Top Five Things I Wish I’d Known Before MSRE

by Jenn Andersen, McNair graduate assistant

5. I would meet some of my best friends in MSRE.

You’ll spend a lot of time over the summer with your cohort, and you all are facing the same pressure to complete your research projects. Your cohort will be the ones you’ll rely on to keep your spirits up! Many of them will also be continuing the journey of applying to graduate school with you. These friends will give you someone to commiserate with over applications, celebrate your successes with, and they’ll continue to support you through graduate school.

4. I would learn the real meaning of time management.

I was very lucky that my mentor is an ace at time management because until MSRE started I didn’t realize how nonchalant I was about it. Instead of finishing assignments just before the deadline, my faculty mentor taught me how to work backward from a deadline to set up my schedule for writing, leaving enough time to be able to have her and my graduate student mentor to look over it multiple times. Using this time management technique for preparing my PowerPoint presentation and poster gave me plenty of time to practice my presentation in front of both my lab and my friends and made the whole process a lot less stressful than it could have been. Work with your mentors on scheduling your time during MSRE so you can get the most out of your experiences!


3. My results (or lack thereof) are probably not going to change the world.

I went into my project thinking that I was going to come up with results that would change the way health campaigns work and find some huge failure in the program I was reviewing. I didn’t find these ‘perfect’ results, but I did have some interesting findings. It was enough so I was able to do a second study, finish my senior thesis, and be under consideration for publication this year. When my co-authors and I received a revise/resubmit back from the publisher, I was stunned that they found my project to be interesting, even though it didn’t end up as I envisioned during MSRE. While having results matter, it’s just as important to have a compelling story, valid theory, good methods, and a well-thought-out discussion to make your paperwork.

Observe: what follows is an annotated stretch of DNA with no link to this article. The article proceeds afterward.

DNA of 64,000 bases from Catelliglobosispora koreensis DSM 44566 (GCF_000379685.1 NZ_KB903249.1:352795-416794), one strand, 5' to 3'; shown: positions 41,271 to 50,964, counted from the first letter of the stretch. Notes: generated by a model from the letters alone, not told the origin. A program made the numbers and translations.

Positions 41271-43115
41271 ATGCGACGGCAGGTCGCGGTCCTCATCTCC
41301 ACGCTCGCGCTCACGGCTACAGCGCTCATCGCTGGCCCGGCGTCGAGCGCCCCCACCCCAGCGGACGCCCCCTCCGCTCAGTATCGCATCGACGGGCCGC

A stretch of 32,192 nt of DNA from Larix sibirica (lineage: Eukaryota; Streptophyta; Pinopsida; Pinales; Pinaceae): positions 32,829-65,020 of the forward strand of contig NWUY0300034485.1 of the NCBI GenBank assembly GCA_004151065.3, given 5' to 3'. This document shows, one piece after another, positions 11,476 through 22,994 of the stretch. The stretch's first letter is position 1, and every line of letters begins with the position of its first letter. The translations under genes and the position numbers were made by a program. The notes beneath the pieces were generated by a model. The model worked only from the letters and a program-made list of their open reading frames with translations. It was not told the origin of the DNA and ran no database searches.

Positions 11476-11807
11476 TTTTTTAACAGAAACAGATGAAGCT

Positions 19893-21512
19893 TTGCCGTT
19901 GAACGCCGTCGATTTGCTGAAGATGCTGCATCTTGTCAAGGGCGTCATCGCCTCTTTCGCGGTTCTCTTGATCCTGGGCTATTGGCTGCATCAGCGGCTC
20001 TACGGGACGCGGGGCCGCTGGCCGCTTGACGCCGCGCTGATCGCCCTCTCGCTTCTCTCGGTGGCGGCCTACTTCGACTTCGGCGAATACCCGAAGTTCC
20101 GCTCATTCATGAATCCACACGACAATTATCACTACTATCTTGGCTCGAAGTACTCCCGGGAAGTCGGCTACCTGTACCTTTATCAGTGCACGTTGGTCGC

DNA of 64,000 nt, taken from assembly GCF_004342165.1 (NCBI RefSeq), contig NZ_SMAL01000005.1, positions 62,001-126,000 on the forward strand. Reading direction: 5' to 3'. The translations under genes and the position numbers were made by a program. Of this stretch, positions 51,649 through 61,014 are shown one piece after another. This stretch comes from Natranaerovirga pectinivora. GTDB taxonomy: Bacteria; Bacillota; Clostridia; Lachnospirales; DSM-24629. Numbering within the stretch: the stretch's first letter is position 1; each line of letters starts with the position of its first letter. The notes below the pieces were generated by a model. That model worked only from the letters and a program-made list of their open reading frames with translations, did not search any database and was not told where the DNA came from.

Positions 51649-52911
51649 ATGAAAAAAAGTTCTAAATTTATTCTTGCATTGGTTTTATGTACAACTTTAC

2. My GRE scores needed work.

I went into the GRE Pretest thinking I would perform well on the test, as I’d on other tests in the past, and that would not need to worry about my scores. This was not true. After taking the Pretest, everyone in my cohort found our GRE scores could be improved, just in different ways. Fortunately, this is the perfect time to form study groups with your fellow scholars to help you prepare. With such a diversity of talent in your cohort, there is certain to be someone who can help you improve, just as you can help your peers improve. Try to take your test as soon after MSRE as you can, that way you’ll have all of the studying and techniques fresh in your memory on test day!


1. MSRE is one of the most rewarding moments in your young career as a scholar.

I was tired by the time we left for Berkeley. One of the things you don’t think about is how much of the summer will be devoted to your research. It is an eye-opening experience and a pretty good preview of what graduate school will be like. Although, I was even more tired when we got off the plane in Lincoln after the trip, I was so excited about what I’d chosen to do with my life. Experiencing my first conference, presenting my first paper, and handling the questions regarding my research with ease made me feel that I was ready to take on the next step: graduate school. I think this is one of the most important things the scholars who have been through MSRE can tell those that are preparing for their first day of MSRE; it is a hard 8-9 weeks of work, but the skills and confidence you gain in the end are so worth it.

Explore posts in the same categories: Conference, MSRE, Research & Internships, University of Nebraska-Lincoln, UNL McNair Alumni

Leave a Reply

Fill in your details below or click an icon to log in: Logo

You are commenting using your account. Log Out /  Change )

Google+ photo

You are commenting using your Google+ account. Log Out /  Change )

Twitter picture

You are commenting using your Twitter account. Log Out /  Change )

Facebook photo

You are commenting using your Facebook account. Log Out /  Change )


Connecting to %s

%d bloggers like this: